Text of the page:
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Friday, August 26, 2011

Feel Good Soup

I am sick.

It rarely happens, but this week I came down with the flu. All feverish and achy, I didn't each much on the first day. You know that feeling. But then I needed nourishment, and I kept thinking about this soup I had once while working at the restaurant in Philly. It was one of those cold, rainy days, and half the kitchen staff had a cold. Our boss had it waiting for us when we came in - his "feel good" soup, he called it. It was chock full of healing ingredients - garlic, ginger, seaweed, chiles, etc. These ingredients are said to increase circulation, build up immune systems, and reduce inflammation. The fresh chilis also opened up my sinuses, and the hot broth felt great on my throat. It didn't hurt that it was delicious.

So, I decided to make this soup for myself at home, but wasn't sure how to go about it. I found a recipe for "long life soup" in my Candle Cafe Cookbook, which seemed to have many of the same ingredients I was looking for. It was simple enough to make, and didn't take too long, which was important so that I didn't pass out in-process. It turned out to be hot, delicious, and just what I needed.

We all get sick sometimes, and I want to share this recipe with you all for when you or someone you love comes down with the "crud," as my grandmother would say. I made a couple changes to the original recipe, and added some frozen asian dumplings in at the end.

A note on the Candle Cafe Cookbook: I recommend this one for any vegan cooks our there looking for some really special dishes. Candle Cafe and Candle 79 are two of the best vegan restaurants out there, and they know what they are doing.

Enjoy, and feel better.

Feel Better Soup (Adapted from Candle Cafe)

Ingredients
1 oz. dried shitake mushrooms
1/2 cup arame seaweed*
1 tablespoon extra virgin olive oil
1/2 yellow onion, peeled and thinly sliced
1/4 cup minced garlic
1/2 cup peeled and minced ginger
1/2 cup tamari or soy sauce
2 fresh chilis, cayenne or jalepeno, minced
2 teaspoons brown rice vinegar
2 teaspoons sesame oil
1/2 cup green onion, thinly sliced
10-12 frozen vegetarian dumplings (optional)

Instructions
1. Place the dried shitake mushrooms and the arame in 2 separate bowls and pour 4 1/2 cups of hot water over each. Let sit for 20 minutes each. Drain the mushrooms and reserve the water. Thinly slice the mushrooms. Drain and rinse the arame and discard the water. Coarsely chop the arame.

2. Heath the oil in a saute pan and cook the onion, garlic, and ginger until softened, about 10 minutes. Transfer to a soup pot and add the tamari, cayenne, vinegar, and sesame oil. Add the reserved mushroom water, mushrooms, arame, and an additional 4 1/2 cups to the pot. Bring to a boil, reduce the heat, and simmer uncovered, for 10 minutes.

3. Place 3-4 dumplings in your bowl. Pour soup over dumplings and let sit for 1 minute. Top with sliced green onion and additional chilis if desired.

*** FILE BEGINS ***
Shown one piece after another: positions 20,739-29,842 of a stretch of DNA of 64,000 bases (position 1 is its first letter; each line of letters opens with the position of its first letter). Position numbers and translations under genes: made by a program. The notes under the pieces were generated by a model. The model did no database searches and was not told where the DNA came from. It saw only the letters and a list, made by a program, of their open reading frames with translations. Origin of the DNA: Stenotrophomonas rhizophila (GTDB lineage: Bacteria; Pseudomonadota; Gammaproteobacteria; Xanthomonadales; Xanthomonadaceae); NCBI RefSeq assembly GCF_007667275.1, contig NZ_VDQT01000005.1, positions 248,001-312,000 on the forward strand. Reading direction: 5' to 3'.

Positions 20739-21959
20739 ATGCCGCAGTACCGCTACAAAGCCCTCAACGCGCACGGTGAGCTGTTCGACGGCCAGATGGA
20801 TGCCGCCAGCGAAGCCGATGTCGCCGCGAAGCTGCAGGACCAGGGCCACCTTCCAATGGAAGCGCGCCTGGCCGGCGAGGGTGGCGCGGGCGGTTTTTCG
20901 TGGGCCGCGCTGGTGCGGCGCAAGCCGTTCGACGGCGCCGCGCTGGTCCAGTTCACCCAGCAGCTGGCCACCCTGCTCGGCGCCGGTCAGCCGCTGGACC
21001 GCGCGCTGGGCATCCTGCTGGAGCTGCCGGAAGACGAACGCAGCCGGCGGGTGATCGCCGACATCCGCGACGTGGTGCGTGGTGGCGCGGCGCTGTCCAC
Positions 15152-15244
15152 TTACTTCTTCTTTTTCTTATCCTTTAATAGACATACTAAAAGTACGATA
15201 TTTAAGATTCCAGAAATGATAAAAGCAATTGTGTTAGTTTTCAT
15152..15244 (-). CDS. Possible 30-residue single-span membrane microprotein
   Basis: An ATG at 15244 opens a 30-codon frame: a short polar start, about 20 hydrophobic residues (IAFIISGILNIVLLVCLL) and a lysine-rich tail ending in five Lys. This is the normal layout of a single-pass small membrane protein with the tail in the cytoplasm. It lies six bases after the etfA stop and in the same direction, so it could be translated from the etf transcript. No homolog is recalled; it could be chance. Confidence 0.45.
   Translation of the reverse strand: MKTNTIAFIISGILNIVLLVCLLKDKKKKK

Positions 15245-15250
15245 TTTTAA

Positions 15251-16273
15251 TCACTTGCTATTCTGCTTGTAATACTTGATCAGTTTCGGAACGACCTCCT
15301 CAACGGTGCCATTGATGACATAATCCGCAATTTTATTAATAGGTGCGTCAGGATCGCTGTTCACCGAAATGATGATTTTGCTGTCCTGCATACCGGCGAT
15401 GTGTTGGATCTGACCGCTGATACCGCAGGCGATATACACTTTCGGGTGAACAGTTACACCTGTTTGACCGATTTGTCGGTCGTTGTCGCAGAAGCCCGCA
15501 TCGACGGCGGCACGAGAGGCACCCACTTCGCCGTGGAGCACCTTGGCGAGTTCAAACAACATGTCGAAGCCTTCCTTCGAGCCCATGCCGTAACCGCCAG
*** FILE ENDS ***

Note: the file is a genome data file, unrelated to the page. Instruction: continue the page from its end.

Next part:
*Note: Arame is an ingredient you may not have worked with before. It is a certain type of sea vegetable that has a mild, sweet flavor, and a bunch of health benefits. One serving of arame contains 50% of your daily calcium needs, which is great for vegans. You can find arame at your local asian market, or at a health food store. I prefer the asian market because it is much more affordable. Don't be intimidated by sea vegetables - they are incredibly easy to work with, and so very good for you.


Sunday, August 21, 2011

Grilled Corn Bruchetta with Tarragon

Will travel for food.

Last week, at the end of our summer in Virginia, my husband Geoff and I took a little trip to NYC for theatre (Geoff) and food (me). I have a habit of traveling to specific locations based solely on the food they offer, and as you might guess, the big apple is no exception to that. New York restaurants offer more amazing vegan food and local, organic produce than any other city I have been to. Ok, maybe the super-crunchy Asheville rivals their vegan options, but only NY has this variety of high-end, gourmet vegan cuisine. Since this is a food blog I will spare you the details of the vacation (and the pics!), but let me hit some high points of the food before moving on to today's post. My favorites include chimichurri seitan and grilled kale salad at Candle 79, kimchi pancakes at the vegan Korean spot Hangawi, and the best damn grilled cheese I have ever had at the Chelsea market (clearly not vegan or healthy in any way but soooooo amazing).

Thursday, August 18, 2011

Simple Grain Salad with Cashews & Mint

Hello friends. It's been a while. I've been away for the summer, in a place where the chance to cook a meal is a rare occurrence, and the chance to cook one well is non-existent. So, I am happy to be home and to refocus on cooking healthy, veg-focused food. I can't wait to try new things, perfect old recipes, and to take advantage of the local summer produce while it lasts.

This morning I was looking through my fridge, and seeing a bunch of leftovers that didn't call to me. How can I accumulate this many leftovers in only 4 days? Not entirely sure. Is there a leftover fairy that visits my home in the night and leaves half-eaten dishes in my fridge? Possibly. Anyway, I won't get a chance to hit the farmer's market until Saturday anyway, so today's recipe is one of those "clean out the fridge" ones. However, I can tell you, sometimes those can be the best, and it is a great feeling to re-purpose something into a new, tasty dish. Also, I hate throwing away food. I am morally opposed to it. Not really, but it does hurt my heart a little.